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Rail News: Union Pacific Railroad

California short line turns 108

The 14-mile short line operates in Guadalupe, California.
Photo – Santa Maria Valley Railroad


The Santa Maria Valley Railroad (SMV) marked its 108th anniversary on July 11.

The 14-mile short line operates in Guadalupe, California, and serves Santa Maria and the Santa Maria Valley. SMV interchanges with Union Pacific Railroad in Guadalupe and provides transloading, rail-car storage, track repair and other services.

On July 11, 1911, an English syndicate organized the railway to build a rail line from Betteravia to Roadamite, which at the time was the world’s largest asphalt plant. After struggling for years, the railroad was transferred to the control of Captain G. Allan Hancock, who renamed it the Santa Maria Valley Railroad. When a Union Sugar Plant closed in 1993, more than 75 percent of the short line’s traffic was lost.

Coast Belle Rail Corp. purchased SMV from the descendants of Captain Hancock in October 2006. The company since has worked to regain customers and rebuild and improve the railroad’s infrastructure.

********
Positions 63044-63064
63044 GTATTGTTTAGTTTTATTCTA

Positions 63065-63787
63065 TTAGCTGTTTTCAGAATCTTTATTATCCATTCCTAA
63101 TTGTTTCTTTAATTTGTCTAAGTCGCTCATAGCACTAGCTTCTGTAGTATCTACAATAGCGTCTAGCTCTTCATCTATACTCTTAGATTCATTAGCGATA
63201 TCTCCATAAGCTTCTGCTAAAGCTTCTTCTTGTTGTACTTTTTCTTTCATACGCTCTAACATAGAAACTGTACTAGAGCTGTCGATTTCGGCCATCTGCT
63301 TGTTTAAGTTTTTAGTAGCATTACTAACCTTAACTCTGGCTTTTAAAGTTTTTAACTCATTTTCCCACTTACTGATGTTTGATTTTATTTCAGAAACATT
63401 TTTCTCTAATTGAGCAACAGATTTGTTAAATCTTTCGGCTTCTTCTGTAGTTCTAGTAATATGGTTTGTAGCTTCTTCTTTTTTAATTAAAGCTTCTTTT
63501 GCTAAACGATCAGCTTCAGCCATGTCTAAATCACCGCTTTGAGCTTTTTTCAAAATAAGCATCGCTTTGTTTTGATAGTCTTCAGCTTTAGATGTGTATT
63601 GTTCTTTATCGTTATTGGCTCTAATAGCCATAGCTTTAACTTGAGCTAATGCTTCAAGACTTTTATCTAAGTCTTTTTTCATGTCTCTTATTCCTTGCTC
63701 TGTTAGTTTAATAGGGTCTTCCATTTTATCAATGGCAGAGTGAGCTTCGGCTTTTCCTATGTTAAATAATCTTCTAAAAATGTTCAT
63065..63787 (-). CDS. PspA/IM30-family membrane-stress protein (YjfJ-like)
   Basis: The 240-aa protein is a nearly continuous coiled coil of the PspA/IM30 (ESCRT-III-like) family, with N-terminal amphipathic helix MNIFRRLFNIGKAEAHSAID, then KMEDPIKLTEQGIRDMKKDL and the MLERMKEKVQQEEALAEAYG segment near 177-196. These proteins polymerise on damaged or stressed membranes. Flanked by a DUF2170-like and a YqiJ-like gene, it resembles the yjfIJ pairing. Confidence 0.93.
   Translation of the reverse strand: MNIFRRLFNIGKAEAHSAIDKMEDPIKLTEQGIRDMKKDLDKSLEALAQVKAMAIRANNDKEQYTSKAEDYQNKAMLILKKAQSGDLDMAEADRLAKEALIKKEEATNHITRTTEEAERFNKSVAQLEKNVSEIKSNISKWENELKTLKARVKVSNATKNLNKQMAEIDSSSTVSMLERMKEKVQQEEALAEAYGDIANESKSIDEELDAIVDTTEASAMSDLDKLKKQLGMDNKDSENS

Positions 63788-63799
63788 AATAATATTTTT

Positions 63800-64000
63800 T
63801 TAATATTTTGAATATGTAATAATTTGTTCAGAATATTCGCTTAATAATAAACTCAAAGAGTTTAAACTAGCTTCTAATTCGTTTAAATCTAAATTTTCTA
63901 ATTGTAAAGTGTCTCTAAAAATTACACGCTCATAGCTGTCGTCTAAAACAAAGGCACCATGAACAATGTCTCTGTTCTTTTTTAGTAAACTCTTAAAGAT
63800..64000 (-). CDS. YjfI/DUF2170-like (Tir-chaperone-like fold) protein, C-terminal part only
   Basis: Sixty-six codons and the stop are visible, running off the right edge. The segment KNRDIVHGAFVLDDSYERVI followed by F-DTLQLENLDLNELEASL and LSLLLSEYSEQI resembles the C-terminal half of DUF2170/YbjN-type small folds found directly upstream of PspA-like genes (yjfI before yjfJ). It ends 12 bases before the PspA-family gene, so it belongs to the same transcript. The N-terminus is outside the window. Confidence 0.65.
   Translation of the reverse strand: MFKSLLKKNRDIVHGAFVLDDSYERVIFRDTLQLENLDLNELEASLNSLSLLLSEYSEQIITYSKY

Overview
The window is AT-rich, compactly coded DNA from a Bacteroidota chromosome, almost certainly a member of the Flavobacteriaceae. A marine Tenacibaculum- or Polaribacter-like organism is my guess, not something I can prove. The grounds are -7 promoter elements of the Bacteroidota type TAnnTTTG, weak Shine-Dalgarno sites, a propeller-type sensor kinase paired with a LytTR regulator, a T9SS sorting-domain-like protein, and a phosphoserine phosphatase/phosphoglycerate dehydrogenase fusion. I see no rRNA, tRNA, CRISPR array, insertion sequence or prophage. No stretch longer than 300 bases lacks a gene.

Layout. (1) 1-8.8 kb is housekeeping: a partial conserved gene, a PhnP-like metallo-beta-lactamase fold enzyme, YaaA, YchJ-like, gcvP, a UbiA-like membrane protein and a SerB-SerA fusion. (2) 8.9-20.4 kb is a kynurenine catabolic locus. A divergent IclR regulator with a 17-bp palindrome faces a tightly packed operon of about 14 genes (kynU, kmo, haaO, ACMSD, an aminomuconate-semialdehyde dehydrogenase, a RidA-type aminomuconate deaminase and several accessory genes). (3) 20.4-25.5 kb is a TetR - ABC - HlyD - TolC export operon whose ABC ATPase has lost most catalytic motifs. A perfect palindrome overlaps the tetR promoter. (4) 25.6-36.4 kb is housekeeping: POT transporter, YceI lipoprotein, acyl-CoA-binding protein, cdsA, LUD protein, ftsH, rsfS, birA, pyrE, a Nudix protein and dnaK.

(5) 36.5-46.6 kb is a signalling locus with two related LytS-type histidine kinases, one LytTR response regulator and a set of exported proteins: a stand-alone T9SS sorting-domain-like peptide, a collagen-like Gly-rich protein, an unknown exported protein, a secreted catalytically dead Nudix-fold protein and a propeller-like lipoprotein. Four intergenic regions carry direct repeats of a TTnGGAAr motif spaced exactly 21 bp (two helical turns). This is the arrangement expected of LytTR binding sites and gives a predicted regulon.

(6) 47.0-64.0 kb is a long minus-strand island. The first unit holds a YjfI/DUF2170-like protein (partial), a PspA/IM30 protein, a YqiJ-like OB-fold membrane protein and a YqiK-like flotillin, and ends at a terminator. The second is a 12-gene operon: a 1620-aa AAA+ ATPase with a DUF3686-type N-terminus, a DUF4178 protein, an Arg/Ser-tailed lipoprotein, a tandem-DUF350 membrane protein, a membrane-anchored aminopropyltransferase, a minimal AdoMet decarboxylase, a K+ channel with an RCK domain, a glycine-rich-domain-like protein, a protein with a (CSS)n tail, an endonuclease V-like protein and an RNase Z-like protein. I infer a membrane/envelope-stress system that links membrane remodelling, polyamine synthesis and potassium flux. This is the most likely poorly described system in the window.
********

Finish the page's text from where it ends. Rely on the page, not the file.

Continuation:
"It was a daunting challenge to rebuild the customer base and rebuild the infrastructure. Many ties, rail and ballast were installed, and many more will be installed for the next several years," Coast Belle officials said in a press release.

Three years ago, SMV built a new transload and rail facility. Called Osburn Rail Yard, the facility now totals over 2,000 feet of track and serves several transload customers.

SMV plans to significantly grow business and continue to improve and expand its infrastructure, Coast Belle officials said. Future plans include the possibility of providing dinner excursions and operating commuter trains to and from Santa Maria to Guadalupe, Grover Beach, San Luis Obispo and Paso Robles.

"Dinner excursions were a big tourist draw when the railroad last ran [them] 12 years ago," Coast Belle officials said.

Contact Progressive Railroading editorial staff.

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